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16

Apr

2009

Japanese Embassy visiting Burton brewery in 1872

Written by: Kume Kunitake

 

japan-risingThe Japanese Iwakura Embassy of 1871-73 was among the first official contacts that pre-industrial Japan had with the outside world. Here, having visited the US, the Embassy visits Burton-on-Trent in Britain, a town famous for its beer (Bass being the most recognizable). They visited the Allsopp brewery, a major operation, which merged several times in the subsequent century, eventually becoming a part of Allied. Here are trip diarist Kume Kunitake’s impressions of the brewing operation, and how Japan could leverage an understanding of the market.

November 1st, 1872. Cloudy; a little rain.

…we travelled across Derbyshire. The countryside was all flat, and after forty-four miles we arrived at Burton-on-Trent, a town in Staffordshire, where beer was brewed. We alighted here to visit one of the breweries.

The Allsopp family’s brewery was a very large concern, occupying almost the whole town. They had arranged for a meal to be prepared and, after meeting us at the station, entertained us to lunch in the board-room. After lunch we went to the brewery, which occupied about fifty acres. It was like a small town in itself: the site was criss-crossed by twelve miles of roadway. Since we could not have visited the whole brewery on foot in half a day, a railway wagon had been carpeted and provided with seats to convey us along tracks inside the premises. After a quick tour of the different parts of the brewery, we were shown, briefly, the brewing process. Below ground level were the cellars, where there were a total of 10,000 casks. We were told that these would all be dispatched in the coming month, and that some of them would even find their way to Japan.

As the people of a country become more enlightened and more prosperous, so they develop a taste for ever finer beverages. There is a theory, therefore, that the volume of beverages consumed indicates the level of civilisation of a country, a view which would seem to be supported by the fact that at present the consumption of beverages in Europe is indeed extremely high. There are various kinds of beverages: tea, coffee, beer, wine and spirits. These, together with tobacco and sugar, are called ‘trade goods’ and are all heavily taxed. The fact that the consumption of beverages increases as the wealth and the level of enlightenment of a country rise is a natural law. Fermented beverages made from grain arecalled ‘beer’; those made from the juices of fruits are called ‘wine’. Both are drunk as everyday accompaniments to meals. When these are subjected to distillation, they are converted to ardent spirits. These are drunk only in small quantities before meals except by those with a constant craving for alcohol. It is only on excessive drinking, and on the habitual drinking of spirits, that Westerners place restrictions. Japanese sake is also a kind of beer. However, sake does not as yet appeal to the palates of Westerners. The appreciation of beverages is something which advances with civilisation, and it is a universal human propensity to appreciate exotic flavours. If in the future, therefore, we refine our methods of brewing sake and are able to build up a trade in it, there is no doubt that it could become one of our export goods.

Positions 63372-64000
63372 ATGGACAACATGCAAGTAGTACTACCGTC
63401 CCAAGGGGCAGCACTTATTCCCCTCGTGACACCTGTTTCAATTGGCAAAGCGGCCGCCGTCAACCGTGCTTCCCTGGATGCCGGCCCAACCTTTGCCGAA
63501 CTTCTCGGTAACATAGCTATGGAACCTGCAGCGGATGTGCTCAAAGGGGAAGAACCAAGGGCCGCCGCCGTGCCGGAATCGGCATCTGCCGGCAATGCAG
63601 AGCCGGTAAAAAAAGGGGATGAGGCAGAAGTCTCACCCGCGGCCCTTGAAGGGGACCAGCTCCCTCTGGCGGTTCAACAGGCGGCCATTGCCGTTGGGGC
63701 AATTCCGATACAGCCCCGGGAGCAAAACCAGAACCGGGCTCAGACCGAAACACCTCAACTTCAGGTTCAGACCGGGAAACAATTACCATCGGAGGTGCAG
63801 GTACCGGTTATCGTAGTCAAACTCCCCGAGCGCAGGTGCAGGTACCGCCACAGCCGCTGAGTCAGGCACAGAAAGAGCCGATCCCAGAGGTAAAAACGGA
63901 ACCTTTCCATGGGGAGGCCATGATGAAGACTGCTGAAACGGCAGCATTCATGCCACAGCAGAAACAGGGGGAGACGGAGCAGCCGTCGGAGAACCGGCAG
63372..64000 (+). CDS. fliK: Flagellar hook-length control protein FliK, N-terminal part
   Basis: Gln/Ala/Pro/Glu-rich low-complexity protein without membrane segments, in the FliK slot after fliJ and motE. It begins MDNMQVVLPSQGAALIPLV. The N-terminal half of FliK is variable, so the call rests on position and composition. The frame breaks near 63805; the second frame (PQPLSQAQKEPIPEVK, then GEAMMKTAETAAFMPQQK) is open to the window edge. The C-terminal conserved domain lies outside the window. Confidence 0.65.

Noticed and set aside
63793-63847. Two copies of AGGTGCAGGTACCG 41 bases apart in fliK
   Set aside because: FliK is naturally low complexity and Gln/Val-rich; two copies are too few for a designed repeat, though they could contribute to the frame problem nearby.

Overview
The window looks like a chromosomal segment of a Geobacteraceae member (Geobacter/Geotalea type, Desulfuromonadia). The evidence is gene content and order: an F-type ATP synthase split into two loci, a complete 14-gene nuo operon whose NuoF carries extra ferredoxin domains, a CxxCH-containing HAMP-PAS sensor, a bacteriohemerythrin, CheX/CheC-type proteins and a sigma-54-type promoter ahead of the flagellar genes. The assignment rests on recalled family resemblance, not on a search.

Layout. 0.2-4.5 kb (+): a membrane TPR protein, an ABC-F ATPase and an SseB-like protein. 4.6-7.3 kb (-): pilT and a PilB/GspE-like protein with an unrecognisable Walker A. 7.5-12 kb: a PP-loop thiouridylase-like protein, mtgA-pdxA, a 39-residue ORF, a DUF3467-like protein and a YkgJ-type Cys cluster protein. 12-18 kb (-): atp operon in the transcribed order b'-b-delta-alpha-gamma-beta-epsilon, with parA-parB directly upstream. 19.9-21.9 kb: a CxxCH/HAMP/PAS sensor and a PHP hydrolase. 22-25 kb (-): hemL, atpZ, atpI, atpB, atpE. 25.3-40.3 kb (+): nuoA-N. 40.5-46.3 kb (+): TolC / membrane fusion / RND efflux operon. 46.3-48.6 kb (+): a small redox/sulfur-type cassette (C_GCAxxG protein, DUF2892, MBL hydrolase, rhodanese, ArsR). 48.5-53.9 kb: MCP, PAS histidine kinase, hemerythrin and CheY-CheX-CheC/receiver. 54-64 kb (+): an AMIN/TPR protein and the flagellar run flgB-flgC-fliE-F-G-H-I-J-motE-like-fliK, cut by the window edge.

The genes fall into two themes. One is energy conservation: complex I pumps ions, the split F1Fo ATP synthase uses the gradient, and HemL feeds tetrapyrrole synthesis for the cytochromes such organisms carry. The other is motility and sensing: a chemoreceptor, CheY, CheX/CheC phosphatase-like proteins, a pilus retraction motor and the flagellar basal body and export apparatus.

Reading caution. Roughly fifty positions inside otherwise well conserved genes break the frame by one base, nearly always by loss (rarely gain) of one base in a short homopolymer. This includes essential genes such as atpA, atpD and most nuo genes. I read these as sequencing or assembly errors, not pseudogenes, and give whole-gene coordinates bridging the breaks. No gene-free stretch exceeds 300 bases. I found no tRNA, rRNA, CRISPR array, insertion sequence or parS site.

Soya sauce is a brewed condiment. The Dutch sent it to Europe and it is appreciated in the Germanic lands. The British also enjoy it. Mirin, which is a kind of sweet sake, is also beneficial as a flavouring for food. The art of brewing is thus one in which Japan is highly skilled. The European countries which brew the largest amounts of beer are Britain, Germany, Austria and Belgium. All of them devote much effort to this industry, and the size of this brewery alone is enough to demonstrate how huge an industry it is. Therefore, we ought to examine carefully the particulars of the consumption of beverages and give attention to Japan’s exports of such products.

We caught a train at half past five and arrived at the station in Birmingham at ten past seven. The mayor was at the station to welcome us. We took rooms at the Queen’s Hotel.

~This excerpt comes from Japan Rising, a selection of Kume’s journal entries showing the industrial West through the eyes of a pre-industrial Japanese Embassy.

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About the Author: Kume Kunitake

Kume Kunitake was the personal secretary of Prince Iwakura, and a Confucian scholar whose correspondence is compiled within Japan Rising: The Iwakura Embassy to the USA and Europe (2009)....

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